TUESDAY, April 25, 2023 (HealthDay News) -- Digital breast tomosynthesis (DBT) has improved cancer screening performance compared with digital mammography (DM), according to a study published online April 11 in Radiology.
Christoph I. Lee, M.D., from the University of Washington School of Medicine in Seattle, and colleagues established performance benchmarks for DBT screening in a retrospective study using DBT screening examinations collected from five Breast Cancer Surveillance Consortium (BCSC) registries. Performance measures included abnormal interpretation rate (AIR), cancer detection rate (CDR), sensitivity, specificity, and false-negative rate (FNR), and were compared to concurrent BCSC DM screening examinations. Data were included for 896,101 women undergoing 2,301,766 screening examinations (458,175 DBT and 1,843,591 DM examinations).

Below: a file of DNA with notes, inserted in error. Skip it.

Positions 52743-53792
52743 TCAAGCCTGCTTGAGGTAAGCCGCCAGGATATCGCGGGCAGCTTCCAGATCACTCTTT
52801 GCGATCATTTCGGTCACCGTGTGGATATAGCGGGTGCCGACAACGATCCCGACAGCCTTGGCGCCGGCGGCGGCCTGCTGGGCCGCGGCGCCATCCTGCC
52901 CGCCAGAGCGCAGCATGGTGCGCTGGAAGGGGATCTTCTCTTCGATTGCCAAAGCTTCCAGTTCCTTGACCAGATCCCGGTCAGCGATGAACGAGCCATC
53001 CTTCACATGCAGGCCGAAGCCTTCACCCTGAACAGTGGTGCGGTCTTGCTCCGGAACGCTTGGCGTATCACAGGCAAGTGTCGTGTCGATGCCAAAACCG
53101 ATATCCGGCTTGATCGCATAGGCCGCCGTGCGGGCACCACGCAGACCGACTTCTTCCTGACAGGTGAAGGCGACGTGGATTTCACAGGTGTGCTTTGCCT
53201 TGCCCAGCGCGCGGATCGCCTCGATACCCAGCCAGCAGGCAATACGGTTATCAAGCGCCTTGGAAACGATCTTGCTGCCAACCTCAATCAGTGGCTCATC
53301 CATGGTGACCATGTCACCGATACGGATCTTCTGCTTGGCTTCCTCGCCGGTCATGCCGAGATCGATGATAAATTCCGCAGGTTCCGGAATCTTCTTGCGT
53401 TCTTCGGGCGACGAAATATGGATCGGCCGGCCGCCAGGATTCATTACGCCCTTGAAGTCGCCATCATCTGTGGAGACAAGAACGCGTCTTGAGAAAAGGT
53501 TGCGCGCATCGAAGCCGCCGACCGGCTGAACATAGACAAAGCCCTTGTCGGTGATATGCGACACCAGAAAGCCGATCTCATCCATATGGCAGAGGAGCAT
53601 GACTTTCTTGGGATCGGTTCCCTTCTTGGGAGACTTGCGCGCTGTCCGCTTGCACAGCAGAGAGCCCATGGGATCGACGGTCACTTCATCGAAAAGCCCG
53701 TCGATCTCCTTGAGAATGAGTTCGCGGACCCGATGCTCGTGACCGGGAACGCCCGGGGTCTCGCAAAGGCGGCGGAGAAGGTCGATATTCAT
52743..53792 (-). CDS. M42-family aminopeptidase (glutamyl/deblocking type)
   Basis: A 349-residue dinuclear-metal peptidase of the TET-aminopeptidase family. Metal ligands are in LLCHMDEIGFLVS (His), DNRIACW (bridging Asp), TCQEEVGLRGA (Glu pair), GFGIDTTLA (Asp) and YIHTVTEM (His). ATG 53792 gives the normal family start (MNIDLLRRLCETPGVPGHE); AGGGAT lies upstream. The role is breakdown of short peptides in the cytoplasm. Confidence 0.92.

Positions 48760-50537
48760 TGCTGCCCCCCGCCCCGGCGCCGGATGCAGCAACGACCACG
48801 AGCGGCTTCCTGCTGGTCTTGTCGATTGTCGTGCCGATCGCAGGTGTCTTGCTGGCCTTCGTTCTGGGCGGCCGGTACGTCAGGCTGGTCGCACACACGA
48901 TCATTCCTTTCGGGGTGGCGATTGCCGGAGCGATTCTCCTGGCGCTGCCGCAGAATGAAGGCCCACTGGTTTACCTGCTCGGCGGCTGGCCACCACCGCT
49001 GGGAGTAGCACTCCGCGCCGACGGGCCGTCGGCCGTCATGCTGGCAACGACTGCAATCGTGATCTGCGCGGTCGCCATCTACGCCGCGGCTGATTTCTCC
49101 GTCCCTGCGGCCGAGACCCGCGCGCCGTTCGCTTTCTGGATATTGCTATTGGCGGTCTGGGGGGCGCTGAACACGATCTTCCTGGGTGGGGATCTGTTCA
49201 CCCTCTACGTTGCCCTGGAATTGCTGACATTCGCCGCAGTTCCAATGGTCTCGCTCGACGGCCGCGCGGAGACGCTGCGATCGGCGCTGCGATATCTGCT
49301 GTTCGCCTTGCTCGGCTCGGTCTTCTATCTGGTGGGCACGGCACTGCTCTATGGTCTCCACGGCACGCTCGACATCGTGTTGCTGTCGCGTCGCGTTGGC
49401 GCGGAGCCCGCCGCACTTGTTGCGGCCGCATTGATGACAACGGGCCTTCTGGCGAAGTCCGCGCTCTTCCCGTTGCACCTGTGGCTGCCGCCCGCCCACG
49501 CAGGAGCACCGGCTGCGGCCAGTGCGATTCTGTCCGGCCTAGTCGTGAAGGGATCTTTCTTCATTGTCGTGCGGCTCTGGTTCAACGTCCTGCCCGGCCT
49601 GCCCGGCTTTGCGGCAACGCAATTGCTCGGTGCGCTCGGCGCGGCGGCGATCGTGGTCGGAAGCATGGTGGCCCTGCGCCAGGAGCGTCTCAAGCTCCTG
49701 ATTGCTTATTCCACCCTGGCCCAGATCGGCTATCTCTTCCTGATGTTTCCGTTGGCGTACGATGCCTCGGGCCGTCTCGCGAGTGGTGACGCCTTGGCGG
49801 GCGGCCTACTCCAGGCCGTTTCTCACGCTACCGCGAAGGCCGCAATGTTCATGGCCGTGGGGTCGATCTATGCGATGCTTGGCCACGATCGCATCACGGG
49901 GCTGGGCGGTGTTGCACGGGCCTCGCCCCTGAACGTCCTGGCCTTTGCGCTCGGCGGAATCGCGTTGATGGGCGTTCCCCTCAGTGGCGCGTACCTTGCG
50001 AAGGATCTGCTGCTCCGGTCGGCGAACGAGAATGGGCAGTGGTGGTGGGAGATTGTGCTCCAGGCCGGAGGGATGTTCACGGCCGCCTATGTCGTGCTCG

The researchers found that the performance measures for DBT screening were as follows: AIR, 8.3 percent; CDR, 5.8 per 1,000 screens; sensitivity and specificity, 87.4 and 92.2 percent, respectively; and FNR, 0.8 per 1,000 screens. Except for sensitivity and FNR, which were similar, all performance measures were higher for DBT than for the same time period and previously published BCSC DM and National Mammography Database performance benchmarks. Overall, 97.6, 91.8, 75.0, and 74.0 percent of radiologists achieved acceptable performance ranges with DBT for CDR, sensitivity, AIR, and specificity.
"Radiologists appear to perform better with digital breast tomosynthesis and have higher accuracy on screening 3D mammograms than 2D mammograms across U.S. practices," Lee said in a statement. "As this becomes the mainstay screening modality, we hope to see improved screening outcomes for women."
One author disclosed textbook royalty payments.